The McCourt Foundation's Tour de South Shore biking event supports neurological research into the innovative use of imaging to track and diagnose diseases.

For 42 years, Brian McCourt and his six brothers watched their parents, Mary and Robert, raise their family in Wellesley, Mass. Mary ran the home and Robert ran a business while he coped with the challenges of multiple sclerosis (MS). Robert died in 1991. Not long after, Mary was diagnosed with Alzheimer’s disease, which she struggled with until her death in 2008. The perseverance of Mary and Robert McCourt inspired their sons to start a philanthropic endeavor that aims to help patients and families with neurological disorders. It also gave the McCourt brothers a deep appreciation of the time and effort behind the neurological research they help fund.

Brian McCourt
Brian McCourt

Consider their financial support of Eric C. Klawiter, MD, of Massachusetts General Hospital’s Department of Neurology. The McCourt Foundation has donated $45,000 to Dr. Klawiter’s research of multiple sclerosis (MS) through ultra high-resolution magnetic resonance imaging (MRI). It’s an innovative approach that is already offering signs that it’s an effective way to track and diagnose MS.

Tour de South Shore

Recognizing the promise of such neurological research, the McCourt Foundation will again host its signature fundraising event, the Tour de South Shore on Oct. 1, 2016. Participants can bike 25 or 50 miles through the southern Massachusetts communities of Hingham, Cohasset, Scituate and Norwell — or they can do a new 5K walk in Wompatuck State Park. They can later enjoy a post-event tailgate with a full lunch and a tasting tent featuring small portions by local restaurants. Each participant will be asked to raise at least $200 to help fight MS, Alzheimer’s, amyotrophic lateral sclerosis (ALS) and Parkinson’s disease.

The McCourt brothers organized their first Tour de South Shore in 1992. Their efforts did so well that they created the foundation in 2004. Since that first bike event, the McCourts have raised more than $6 million.

Multiple Sclerosis Researcher Takes Sharper Look

For the fourth straight year, Dr. Klawiter will strap on his bicycle shoes and join a team of Mass General colleagues on a 25-mile ride as part of the tour. They will raise money and awareness for his neurological research and the McCourt Foundation’s larger effort to support neurological disorder research and education. Proceeds will also provide financial assistance to patients and their families.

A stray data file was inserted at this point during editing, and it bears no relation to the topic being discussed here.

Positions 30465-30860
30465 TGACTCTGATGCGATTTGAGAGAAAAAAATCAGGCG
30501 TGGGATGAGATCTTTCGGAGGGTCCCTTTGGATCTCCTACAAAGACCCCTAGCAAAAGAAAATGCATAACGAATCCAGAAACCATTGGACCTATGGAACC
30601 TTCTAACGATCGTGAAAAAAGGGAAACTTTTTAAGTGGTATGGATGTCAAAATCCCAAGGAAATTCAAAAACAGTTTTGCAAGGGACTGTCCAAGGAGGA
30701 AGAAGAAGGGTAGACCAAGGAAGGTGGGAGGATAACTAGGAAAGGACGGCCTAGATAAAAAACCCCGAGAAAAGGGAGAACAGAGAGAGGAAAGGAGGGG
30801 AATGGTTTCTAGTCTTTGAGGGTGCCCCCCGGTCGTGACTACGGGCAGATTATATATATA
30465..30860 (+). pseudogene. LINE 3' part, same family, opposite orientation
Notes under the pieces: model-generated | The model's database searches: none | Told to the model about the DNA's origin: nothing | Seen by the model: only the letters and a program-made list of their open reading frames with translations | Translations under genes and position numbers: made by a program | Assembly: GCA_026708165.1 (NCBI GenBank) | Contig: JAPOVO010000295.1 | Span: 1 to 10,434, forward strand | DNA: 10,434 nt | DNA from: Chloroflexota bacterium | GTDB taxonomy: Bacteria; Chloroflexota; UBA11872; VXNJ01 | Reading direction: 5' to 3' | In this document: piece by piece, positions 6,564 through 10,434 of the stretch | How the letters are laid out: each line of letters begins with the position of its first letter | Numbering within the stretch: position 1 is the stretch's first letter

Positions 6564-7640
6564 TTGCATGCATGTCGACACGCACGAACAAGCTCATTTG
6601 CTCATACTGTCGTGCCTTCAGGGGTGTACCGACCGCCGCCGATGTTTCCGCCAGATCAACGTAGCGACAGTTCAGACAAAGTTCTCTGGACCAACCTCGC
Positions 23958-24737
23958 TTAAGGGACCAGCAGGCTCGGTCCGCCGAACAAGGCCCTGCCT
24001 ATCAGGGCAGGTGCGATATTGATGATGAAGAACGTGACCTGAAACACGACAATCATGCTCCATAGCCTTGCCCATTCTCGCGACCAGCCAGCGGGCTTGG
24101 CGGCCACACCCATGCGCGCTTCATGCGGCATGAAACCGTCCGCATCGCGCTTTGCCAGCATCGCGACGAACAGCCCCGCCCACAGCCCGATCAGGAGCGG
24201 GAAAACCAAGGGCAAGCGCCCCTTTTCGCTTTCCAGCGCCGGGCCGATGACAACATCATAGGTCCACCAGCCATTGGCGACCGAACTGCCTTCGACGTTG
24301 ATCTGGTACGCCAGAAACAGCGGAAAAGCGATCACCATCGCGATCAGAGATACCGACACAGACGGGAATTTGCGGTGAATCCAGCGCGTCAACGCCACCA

“Each year we’ve continued to increase fundraising and that’s come with building the riding team from Mass General,” Dr. Klawiter says. “It’s a really great event, and well run.”

The Start of Something Promising

Brian McCourt reached out to Dr. Klawiter four years ago, curious about the neurologist’s research. After meeting the doctor and seeing the MRI in action, Mr. McCourt was convinced his family’s foundation had to partner with Dr. Klawiter’s research team and Mass General.

“The work he’s doing in imaging, it’s giving the ability to diagnose sooner and pinpoint better,” Mr. McCourt says. “It really is accelerating the way you can treat patients with MS.”

Eric Klawiter, MD
Eric Klawiter, MD

Dr. Klawiter uses a super-fast MRI scanner at Mass General to study connections in the living brain. Developed as part of the National Institutes of Health Human Connectome Project, it’s widely considered to be a remarkable approach to MS research.

The Tour de South Shore and the McCourt Foundation have helped Dr. Klawiter’s neurological research by financially supporting pilot projects that can be conducted more quickly than if his team waited to be approved for grant money. When a research project can get off the ground immediately and show definitive progress, Dr. Klawiter says, it becomes a lot easier to then apply for grants and sustain momentum.

Partnering for Neurological Research

That expediency helped Dr. Klawiter and his team present the findings of a McCourt Foundation-backed project at the 2016 Annual Meeting of the American Academy of Neurology. Tests conducted with the MRI scanner found that the brain actually doesn’t increase its connectivity to compensate for the pathology of MS, as previously hypothesized, but instead may reflect disconnection between neural networks. This insight will help interpret findings in clinical trials and define how measures for tracking MS will change over time, which affects how treatments are evaluated.

“Philanthropy gets projects like these started faster.”

“It’s important to understand the meaning of how some of these measures change over time in MS,” Dr. Klawiter says. “And philanthropy gets projects like these started faster.”

That’s the type of perseverance and partnership that Mr. McCourt appreciates.

“Eric rolls up his sleeves and gets involved,” he says. “He truly has partnered with the McCourt Foundation, and he’s helped us help him. We look forward to doing much more with and for Eric and Mass General in the future.”

To learn about how you can support research focused on the fight against multiple sclerosis and other neurological diseases, please contact us.